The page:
Discrimination against polytechnics (1)

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–        Strange paradox

ANUMATA STANLEY – Education is said to be a social heritage which everybody yearns to have, irrespective of capabilities, family background and availability of funds etc.  In Nigeria, formal education starts from pre-primary through primary, secondary and then tertiary.  At these levels government has different programmes, policies, goals and objectives which must be attained.  The important thing about this is that they must reflect national goals/objectives and also solve societal problems.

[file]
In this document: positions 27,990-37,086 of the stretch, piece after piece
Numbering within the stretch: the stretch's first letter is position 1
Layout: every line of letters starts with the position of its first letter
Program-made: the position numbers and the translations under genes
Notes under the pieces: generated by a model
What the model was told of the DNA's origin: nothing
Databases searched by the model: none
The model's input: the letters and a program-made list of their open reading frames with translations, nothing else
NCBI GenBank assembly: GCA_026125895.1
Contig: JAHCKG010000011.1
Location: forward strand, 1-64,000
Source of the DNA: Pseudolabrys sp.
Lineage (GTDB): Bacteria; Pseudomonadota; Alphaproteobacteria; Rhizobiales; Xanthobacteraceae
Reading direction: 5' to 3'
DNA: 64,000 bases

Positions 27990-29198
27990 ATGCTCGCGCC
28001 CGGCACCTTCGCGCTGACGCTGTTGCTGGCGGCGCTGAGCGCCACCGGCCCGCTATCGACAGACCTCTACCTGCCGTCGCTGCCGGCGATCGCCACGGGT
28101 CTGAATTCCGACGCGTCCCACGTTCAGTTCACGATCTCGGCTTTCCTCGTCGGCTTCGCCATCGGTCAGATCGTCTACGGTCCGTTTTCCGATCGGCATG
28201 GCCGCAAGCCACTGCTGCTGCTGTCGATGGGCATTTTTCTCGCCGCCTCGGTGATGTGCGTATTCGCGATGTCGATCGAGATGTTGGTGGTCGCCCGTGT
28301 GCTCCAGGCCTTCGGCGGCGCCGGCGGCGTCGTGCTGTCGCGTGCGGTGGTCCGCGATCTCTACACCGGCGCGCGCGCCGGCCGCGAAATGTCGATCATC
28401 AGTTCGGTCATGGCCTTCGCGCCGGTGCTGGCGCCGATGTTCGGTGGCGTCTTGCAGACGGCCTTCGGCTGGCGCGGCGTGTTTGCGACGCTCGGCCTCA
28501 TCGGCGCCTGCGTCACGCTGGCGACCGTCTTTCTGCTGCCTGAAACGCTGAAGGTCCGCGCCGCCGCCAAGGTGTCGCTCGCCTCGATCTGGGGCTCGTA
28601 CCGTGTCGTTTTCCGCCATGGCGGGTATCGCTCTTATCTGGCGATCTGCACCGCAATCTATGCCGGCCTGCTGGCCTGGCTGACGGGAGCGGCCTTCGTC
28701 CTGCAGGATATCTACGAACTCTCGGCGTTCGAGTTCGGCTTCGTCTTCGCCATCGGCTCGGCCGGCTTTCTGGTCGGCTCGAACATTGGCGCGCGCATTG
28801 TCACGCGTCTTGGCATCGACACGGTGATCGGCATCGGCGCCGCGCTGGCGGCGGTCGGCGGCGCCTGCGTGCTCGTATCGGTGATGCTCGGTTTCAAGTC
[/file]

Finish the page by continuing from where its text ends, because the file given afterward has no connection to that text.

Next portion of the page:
In life not everybody is fortunate to go through all the levels of education.   Some did not have the opportunity to attend school at all; others stop at pre-primary, primary or post primary, while few happen to complete their education.  In Nigeria admission into tertiary institutions of learning is characterized by a lot of challenges, as well as lots of factors which affect students’ enrollment into University, Polytechnic, Monotechnic or College of Education.  These challenges and factors range from students’ ability hence entering requirements are not the same, fewer number of universities and higher number of university admission seekers, funding hence there is a break at National Diploma (ND) for polytechnics unlike Universities for bright students from indigent homes who are determined to have tertiary education, just to mention a few.